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Why Mitigating Apparel Returns Starts at the Product Description

Returns have burned a massive hole in the pocket of many an apparel retailer that has invested in e-commerce to drive sales. Poor fit is far and away the top reason shoppers return products, with 66 percent citing it as a reason they’ve done so, according to a survey from e-commerce marketing platform Yotpo. But 39 percent of consumers say they returned an item that was not as described, while 36 percent said it looked different in person—meaning that there are still a good portion of returns that very well could be prevented.

On top of this, 79 percent of the 2,000 e-commerce shoppers surveyed cited detailed product descriptions as very important to making a purchase decision, ahead of a merchant’s return and refund policy (70 percent), and the availability of customer reviews (58 percent).

Keeping that in mind, apparel retailers are tasked with being as descriptive as possible across their e-commerce sites and social channels, but they have an abundance of opportunities to collect customer reviews and even user-generated content (UGC) that can help them achieve that goal.

For example, despite SMS message customer review requests seeing a 66 percent higher conversion rate compared to email review requests, SMS is still widely underused for this tactic. And at least half of shoppers agree—51 percent of consumers are interested in being able to text with their favorite brands, according to another recent Yotpo survey.

Citing the exceptionally high engagement rate of text messages—98 percent of text messages are opened and 90 percent are read within three minutes—Josh Enzer, vice president of product marketing at Yotpo, said that not incorporating SMS into a comprehensive marketing strategy is a major missed opportunity for immediate engagement.

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The study also recommends that retailers keep it simple by offering a Q&A section for all their products. These prompts could help bridge the gap between how a retailer’s product looks or is described online versus how it may actually appear once the shopper tries it on.

“What companies need to aim for are in-depth reviews that address the most relevant areas of uncertainty or concern for shoppers—like details about the on-trend style, the slim fit, or washable material. These kinds of reviews are much better at depicting the buying experience as accurately as possible for potential customers,” said Enzer. “In order to ensure that you’re collecting these types of highly effective reviews from customers, it’s important to prompt the reviewer as they’re writing the review, guiding them towards the type of topics and issues fellow customers find to be the most useful.”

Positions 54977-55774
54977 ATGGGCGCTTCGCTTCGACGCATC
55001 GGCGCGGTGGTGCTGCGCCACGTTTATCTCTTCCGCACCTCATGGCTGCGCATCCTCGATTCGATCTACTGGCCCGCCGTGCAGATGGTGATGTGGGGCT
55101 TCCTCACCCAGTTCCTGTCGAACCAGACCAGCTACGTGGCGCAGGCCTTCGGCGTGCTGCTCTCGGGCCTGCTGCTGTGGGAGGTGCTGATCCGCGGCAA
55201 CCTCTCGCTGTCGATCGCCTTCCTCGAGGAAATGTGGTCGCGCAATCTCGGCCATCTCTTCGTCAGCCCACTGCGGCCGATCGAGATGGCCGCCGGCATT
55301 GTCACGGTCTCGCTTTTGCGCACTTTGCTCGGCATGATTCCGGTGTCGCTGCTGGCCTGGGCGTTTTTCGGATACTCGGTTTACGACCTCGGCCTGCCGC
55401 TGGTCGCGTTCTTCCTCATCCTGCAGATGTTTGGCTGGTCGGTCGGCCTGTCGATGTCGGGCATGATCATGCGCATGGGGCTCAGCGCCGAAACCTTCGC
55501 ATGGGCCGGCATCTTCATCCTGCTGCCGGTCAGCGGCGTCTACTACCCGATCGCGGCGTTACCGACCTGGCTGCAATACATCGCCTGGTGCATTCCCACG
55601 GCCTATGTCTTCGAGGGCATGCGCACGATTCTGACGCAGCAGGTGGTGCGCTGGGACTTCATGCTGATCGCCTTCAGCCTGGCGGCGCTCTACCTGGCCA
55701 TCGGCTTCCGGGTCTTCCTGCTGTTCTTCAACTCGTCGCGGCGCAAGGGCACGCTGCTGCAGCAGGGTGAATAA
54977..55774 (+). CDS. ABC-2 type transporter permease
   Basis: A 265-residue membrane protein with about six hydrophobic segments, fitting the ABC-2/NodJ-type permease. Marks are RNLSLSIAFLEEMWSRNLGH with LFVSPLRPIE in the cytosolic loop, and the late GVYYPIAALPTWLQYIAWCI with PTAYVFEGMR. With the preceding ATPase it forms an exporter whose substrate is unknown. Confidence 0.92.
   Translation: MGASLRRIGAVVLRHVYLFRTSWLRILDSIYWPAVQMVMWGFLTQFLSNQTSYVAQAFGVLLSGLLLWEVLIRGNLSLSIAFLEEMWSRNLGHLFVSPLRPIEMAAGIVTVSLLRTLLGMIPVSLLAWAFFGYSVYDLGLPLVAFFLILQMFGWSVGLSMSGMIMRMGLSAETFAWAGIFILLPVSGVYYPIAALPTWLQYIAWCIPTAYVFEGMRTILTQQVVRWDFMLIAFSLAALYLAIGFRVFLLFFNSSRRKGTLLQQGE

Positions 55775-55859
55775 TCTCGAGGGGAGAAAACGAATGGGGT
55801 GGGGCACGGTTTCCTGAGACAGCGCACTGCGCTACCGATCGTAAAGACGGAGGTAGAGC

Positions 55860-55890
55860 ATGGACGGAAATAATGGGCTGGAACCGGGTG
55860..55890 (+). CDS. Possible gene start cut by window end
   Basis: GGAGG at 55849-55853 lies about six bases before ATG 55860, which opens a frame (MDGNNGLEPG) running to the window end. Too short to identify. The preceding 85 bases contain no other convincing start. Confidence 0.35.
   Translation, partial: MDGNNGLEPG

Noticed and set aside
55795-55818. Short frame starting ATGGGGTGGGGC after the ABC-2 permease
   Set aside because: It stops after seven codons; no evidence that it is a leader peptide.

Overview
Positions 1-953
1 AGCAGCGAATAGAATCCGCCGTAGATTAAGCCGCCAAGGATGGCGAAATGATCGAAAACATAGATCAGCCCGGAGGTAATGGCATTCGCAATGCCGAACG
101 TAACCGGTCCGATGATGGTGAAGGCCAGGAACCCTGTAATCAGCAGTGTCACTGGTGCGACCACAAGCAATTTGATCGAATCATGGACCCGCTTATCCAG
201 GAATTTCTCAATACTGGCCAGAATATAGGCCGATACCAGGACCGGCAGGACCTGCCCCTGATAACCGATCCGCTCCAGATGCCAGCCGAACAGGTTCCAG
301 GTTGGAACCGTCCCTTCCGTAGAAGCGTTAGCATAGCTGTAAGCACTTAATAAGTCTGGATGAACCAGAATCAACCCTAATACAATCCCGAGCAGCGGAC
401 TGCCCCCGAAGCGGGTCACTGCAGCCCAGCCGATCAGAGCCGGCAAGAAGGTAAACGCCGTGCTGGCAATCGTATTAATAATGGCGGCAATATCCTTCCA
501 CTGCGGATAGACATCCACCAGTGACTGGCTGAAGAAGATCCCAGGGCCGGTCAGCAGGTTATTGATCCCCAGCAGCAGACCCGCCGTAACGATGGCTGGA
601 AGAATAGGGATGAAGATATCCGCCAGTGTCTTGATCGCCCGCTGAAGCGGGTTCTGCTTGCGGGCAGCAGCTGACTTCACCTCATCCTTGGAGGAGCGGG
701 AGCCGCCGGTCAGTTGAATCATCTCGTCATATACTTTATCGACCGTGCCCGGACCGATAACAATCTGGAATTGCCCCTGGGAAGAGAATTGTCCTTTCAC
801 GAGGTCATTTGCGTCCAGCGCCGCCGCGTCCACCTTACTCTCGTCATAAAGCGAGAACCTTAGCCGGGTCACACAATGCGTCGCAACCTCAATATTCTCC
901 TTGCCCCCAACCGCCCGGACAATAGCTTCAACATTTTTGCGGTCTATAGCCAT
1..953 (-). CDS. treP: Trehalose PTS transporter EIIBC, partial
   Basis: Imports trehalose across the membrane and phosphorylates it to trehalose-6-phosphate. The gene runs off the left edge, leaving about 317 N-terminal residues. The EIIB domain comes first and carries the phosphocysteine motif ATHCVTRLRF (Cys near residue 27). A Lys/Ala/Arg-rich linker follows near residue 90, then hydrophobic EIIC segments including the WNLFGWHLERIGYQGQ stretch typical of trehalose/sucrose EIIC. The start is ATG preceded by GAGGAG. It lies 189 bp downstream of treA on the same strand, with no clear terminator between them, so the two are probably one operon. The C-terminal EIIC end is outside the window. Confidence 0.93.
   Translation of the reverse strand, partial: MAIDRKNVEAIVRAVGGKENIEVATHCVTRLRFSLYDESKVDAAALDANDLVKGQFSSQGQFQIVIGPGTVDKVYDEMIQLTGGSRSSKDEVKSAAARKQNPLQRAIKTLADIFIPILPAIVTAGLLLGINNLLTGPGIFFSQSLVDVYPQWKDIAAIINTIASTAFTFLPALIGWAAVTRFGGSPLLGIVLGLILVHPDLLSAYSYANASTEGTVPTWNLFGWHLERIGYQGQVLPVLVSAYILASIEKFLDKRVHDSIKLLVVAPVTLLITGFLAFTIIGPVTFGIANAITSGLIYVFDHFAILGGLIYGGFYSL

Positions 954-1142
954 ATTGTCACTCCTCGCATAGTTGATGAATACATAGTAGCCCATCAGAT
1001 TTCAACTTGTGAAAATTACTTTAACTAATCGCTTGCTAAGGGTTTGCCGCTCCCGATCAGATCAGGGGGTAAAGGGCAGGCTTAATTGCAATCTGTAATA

On the UGC side, video remains an underused tactic. Video can provide a more detailed visual for apparel fit than photography would, and the more brands encourage shoppers to share videos on social media wearing their purchase, the easier it is for potential buyers to envision the products in a real life setting. The Yotpo survey said 44 percent of people are more likely to buy a product after watching a video about it.

Customer lifetime value can save returns

The survey highlights the importance of not just means to improve the content that leads into a purchase, but the relationship that could be built even if a shopper returns the product anyway. Extending customer lifetime value is crucial, especially since a percentage of returns is in many ways unavoidable. In fact, the study indicates that 46 percent of Gen Z shoppers and 43 percent of millennial shoppers already sometimes buy more apparel than they intend to keep since some returns processes are easy.

With this in mind, making the returns experience more difficult for shoppers isn’t going to build any goodwill in the future, and is more than likely going to damage real opportunities that can be had by increasing engagement.

“While a flexible returns policy is extremely important here, keeping the conversation with the customer going is the most important thing you can do to improve lifetime value post-return,” Enzer told Sourcing Journal. “The type of interaction a customer has with your business after a return is a huge factor in determining whether or not a returnee will want to buy from you again. A well-timed SMS or email apologizing for any inconvenience the return may have caused, asking why the return was made in the first place, and then offering a discount towards a future purchase is a great way to turn a dissatisfied returnee into long-term repeat customer.”

Draper James keeps shoppers engaged even after a return

The survey highlighted Reese Witherspoon’s contemporary American fashion brand Draper James as a primary example of a company employing strategies to boost lifetime value, noting that customers who make returns are actually more likely to engage with the brand over the long-term than one-and-done shoppers.

To help customers understand the size, fit and look of their products as effectively as possible pre-purchase, Draper James showcases robust, informational reviews next to a comprehensive fit guide, according to Enzer.

“When it comes to the actual process of returning an item, Draper James offers three different options for returning or directly exchanging purchases—in person through Happy Returns, by mail or in-store—greatly increasing the odds that a shopper will be able to find their preferred return method,” Enzer said. “By understanding that returns don’t have to be the kiss of death for their business, Draper James was able to shape an exceptional returns experience.”